Leopard’s Of Mudumalai National Park.
Mudumalai National Park Elephant Ride.
Mudumalai National Park ‘Malabar Grey Hornbill’.
Multicolor Indian Giant Squirrel, Measures 3 feet From Head To Tail.
Mundanthurai Tiger Reserve (KMTR)
Kalakkad Mundanthurai Tiger Reserve (KMTR), located in the Southern Western Ghats in Tirunelveli District and Kanyakumari District in the South Indian state of Tamil Nadu, is the second-largest protected area in Tamil Nadu State (behind only Sathyamangalam Wildlife Sanctuary in Erode). The Kalakkad Mundanthurai Tiger Reserve was created in 1988 by combining Kalakad Wildlife Sanctuary 251 Square Kilometers and Mundanthurai Wildlife Sanctuary 567 Square Kilometers, both established in 1962. Notification of 77 Square Kilometers of parts of Veerapuli and Kilamalai Reserve Forests in adjacent Kanyakumari district, added to the reserve in April 1996, is pending. A 400 Square Kilometers core area of this reserve has been proposed as a national park. now totally covering the area of 895 Square Kilometers having an elevation of 4900 feet. At 1681 meters Agasthyamalai is in the core zone of the reserve.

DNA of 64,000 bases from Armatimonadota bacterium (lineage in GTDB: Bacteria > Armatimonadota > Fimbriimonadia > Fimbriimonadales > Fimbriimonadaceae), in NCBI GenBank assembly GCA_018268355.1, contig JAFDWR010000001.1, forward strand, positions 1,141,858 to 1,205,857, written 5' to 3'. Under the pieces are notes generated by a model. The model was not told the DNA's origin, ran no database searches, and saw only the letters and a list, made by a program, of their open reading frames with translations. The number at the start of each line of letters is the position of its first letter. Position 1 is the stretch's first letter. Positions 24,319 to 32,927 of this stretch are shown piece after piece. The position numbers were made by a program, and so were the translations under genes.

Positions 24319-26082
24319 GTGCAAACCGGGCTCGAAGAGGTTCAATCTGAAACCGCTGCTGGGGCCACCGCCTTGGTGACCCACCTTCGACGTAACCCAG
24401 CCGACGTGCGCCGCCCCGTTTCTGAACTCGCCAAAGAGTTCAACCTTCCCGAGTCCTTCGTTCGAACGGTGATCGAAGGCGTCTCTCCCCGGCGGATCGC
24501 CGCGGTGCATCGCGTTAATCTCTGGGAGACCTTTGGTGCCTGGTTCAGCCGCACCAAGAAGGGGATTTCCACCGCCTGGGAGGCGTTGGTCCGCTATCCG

The reserve is located west of Tirunelveli Town, and forms the catchment area for 14 rivers and streams. Among these rivers and streams, the Ganga, Tambraparni, Ramanadi, Karayar, Servalar, Manimuthar, Pachayar, Kodaiyar, Gadananathi River, and Kallar form the backbone of the irrigation network and drinking water for the people of Tirunelveli, Tuticorin and part of Kanyakumari District. Seven major dams Karaiyar, Lower Dam, Servalar, Manimuthar, Ramanadi, Gadananathi River and Kodayar owe their existence to these rivers.